By Arab News
By Mahir Ali
Last Sunday’s election results in Spain have vindicated the pundits who were hedging their bets. As opinion polls predicted, Prime Minister Mariano Rajoy’s conservative People’s Party (PP) has emerged with the largest number of seats, while falling well short of a majority.
It could, potentially, remain at the helm, but Rajoy’s expressed wish to “form a stable government” is just wishful thinking under the circumstances. At the same time, his party’s primary rival, the Socialist party (PSOE), also lost substantial support even after its dismal showing in 2011.
What sets this week’s poll apart from previous elections is that in the past the PP and PSOE split between 70 and 80 percent of the vote between them; this time they collectively fell short of 50 percent. The two main reasons for this outcome are the left-wing Podemos movement, which came into existence less than two years ago, yet has emerged as the third largest political force after securing nearly 21 percent of the popular vote, and the centrist Ciudadanos, whose anti-corruption stance helped it to wrest away a substantial chunk of the conservative vote.
Yet neither the PP plus Ciudadanos nor the PSOE plus Podemos boast sufficient parliamentary strength to form a majority government. Besides, there are serious issues militating against these combinations. After all, Ciudadanos vowed not to back the PP and could compromise its popular base by going back on that promise, while Podemos and the Socialists are essentially rivals rather than natural allies.
Podemos sprang from the loins of the delightfully monikered Indignados movement that spearheaded popular protests against capitalist voraciousness in the wake of the global financial crisis, and its raison d’etre relies on challenging the status quo rather than compromising with one of its key components.
The party’s savvy leader, Pablo Iglesias, has cause to be pleased — albeit not complacent — about what Podemos has managed to achieve at the ballot box. It would probably have done even better, trumping the PSOE at the very least, had its Syriza comrades in Greece achieved something by opposing the austerity diktat of the European Union (EU).
Instead, the government of Alexis Tsipras chose to capitulate to Brussels’ demands after initially putting up a struggle that captured the international imagination.
Despite its failures, Syriza’s endeavors were rewarded with a second electoral victory within a year, which indicated that the Greek electorate was unwilling to revert to the status quo ante, when power was traditionally disputed between the main conservative and socialist parties, and a change of government made precious little difference the average citizen’s life.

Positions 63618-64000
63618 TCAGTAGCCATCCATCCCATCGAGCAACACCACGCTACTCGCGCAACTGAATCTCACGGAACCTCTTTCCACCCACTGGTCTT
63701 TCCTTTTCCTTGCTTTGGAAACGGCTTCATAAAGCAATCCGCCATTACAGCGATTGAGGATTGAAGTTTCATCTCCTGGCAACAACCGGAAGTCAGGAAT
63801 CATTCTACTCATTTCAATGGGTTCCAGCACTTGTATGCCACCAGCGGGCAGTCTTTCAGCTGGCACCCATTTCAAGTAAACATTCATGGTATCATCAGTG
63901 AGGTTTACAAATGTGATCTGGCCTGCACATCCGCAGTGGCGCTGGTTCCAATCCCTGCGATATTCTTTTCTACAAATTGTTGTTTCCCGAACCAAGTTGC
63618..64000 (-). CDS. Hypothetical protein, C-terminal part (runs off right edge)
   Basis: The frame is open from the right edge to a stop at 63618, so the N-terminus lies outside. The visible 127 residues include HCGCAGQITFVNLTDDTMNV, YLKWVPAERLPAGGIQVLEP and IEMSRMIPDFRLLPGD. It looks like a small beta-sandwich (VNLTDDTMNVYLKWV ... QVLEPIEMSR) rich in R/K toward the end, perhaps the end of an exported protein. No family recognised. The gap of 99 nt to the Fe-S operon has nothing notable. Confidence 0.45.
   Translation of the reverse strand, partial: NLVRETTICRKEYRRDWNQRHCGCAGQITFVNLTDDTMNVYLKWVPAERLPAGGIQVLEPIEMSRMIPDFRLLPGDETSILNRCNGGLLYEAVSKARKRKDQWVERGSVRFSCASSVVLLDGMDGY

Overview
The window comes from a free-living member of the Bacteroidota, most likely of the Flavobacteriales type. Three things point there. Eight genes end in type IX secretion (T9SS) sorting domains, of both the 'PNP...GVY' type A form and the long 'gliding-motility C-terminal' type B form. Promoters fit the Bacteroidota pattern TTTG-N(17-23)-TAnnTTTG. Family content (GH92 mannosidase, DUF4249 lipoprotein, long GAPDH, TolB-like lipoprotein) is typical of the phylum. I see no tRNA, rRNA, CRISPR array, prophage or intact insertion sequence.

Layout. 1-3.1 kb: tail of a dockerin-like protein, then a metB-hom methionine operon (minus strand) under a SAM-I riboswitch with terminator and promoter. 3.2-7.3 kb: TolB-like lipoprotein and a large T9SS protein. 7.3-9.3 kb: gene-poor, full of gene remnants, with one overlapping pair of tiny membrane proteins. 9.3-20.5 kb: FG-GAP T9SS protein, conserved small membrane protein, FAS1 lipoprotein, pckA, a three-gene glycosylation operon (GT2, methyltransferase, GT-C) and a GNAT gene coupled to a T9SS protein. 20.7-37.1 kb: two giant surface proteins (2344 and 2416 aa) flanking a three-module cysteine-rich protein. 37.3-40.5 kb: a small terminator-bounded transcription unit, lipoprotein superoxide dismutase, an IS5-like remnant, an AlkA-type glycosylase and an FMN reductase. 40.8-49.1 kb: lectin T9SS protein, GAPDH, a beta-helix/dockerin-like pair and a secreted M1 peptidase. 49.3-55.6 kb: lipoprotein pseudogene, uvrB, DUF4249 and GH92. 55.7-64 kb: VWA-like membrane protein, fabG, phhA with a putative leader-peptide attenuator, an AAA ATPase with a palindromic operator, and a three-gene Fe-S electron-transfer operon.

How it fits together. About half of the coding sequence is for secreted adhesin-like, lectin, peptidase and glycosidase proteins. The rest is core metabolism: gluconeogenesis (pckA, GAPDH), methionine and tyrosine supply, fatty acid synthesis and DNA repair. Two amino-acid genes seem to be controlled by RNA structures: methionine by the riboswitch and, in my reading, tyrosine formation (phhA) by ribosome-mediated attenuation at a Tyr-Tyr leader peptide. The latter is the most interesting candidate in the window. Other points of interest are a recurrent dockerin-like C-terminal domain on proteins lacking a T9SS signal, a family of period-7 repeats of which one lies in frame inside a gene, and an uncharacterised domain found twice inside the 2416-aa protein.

Spain is not Greece, obviously, but the similarities between the two extend beyond their comparable status as victims of the EU’s neoliberal predilections. Both countries returned to democracy in the 1970s following fascist interludes, which in the case of Spain was stretched across four decades. The dictatorship of Francisco Franco followed the Spanish Civil War of the 1930s, when Adolf Hitler backed the fascist generals while the rest of the West refused to support their republican opponents, often dubbing those who took up cudgels against the dark forces as “premature anti-fascists.”
In Greece, following its German occupation during World War II, the West tended to back former Nazi collaborators against the communists who had constituted the backbone of the resistance, while Joseph Stalin forbade assistance to progressive forces in keeping with his agreement with the US and Britain on zones of influence. Long before that agreement, though, among the international brigades in Spain, forces loyal to Stalin had devoted a considerable proportion of their energies to depleting the Trotskyites, thereby facilitating Franco’s ascendancy.
If that sounds like ancient history, it is surely remarkable that Western Europe, in the throes of the Cold War, quite happily tolerated fascist dictatorships in Spain and Greece well into the 1970s. In both cases, the circumstances that propelled these countries into a different era were largely internal — in the case of Spain, the idea of a transition emerged only after Franco’s death.
Given the tribulations and exigencies of the not-so-distant past, it is not particularly surprising that the democratic process in countries such as Spain, Greece and, for that matter, Portugal is still in flux.
This volatility isn’t necessarily a negative, just as stability is often overrated. In Spain, despite the primacy of the PP, there is plenty of evidence that the electorate has voted for change. The shape it will take is likely to be determined in the weeks ahead, following negotiations and confabulations with King Felipe VI. The result may well echo that of October’s outcome in Portugal, where an ostensible conservative victory led within days to a socialist coalition.
It can almost be guaranteed, though, that volatility rather than stability will be the order of the day, and the preferable option may well turn out to be another electoral contest, which will ensue if a government fails to emerge within two months.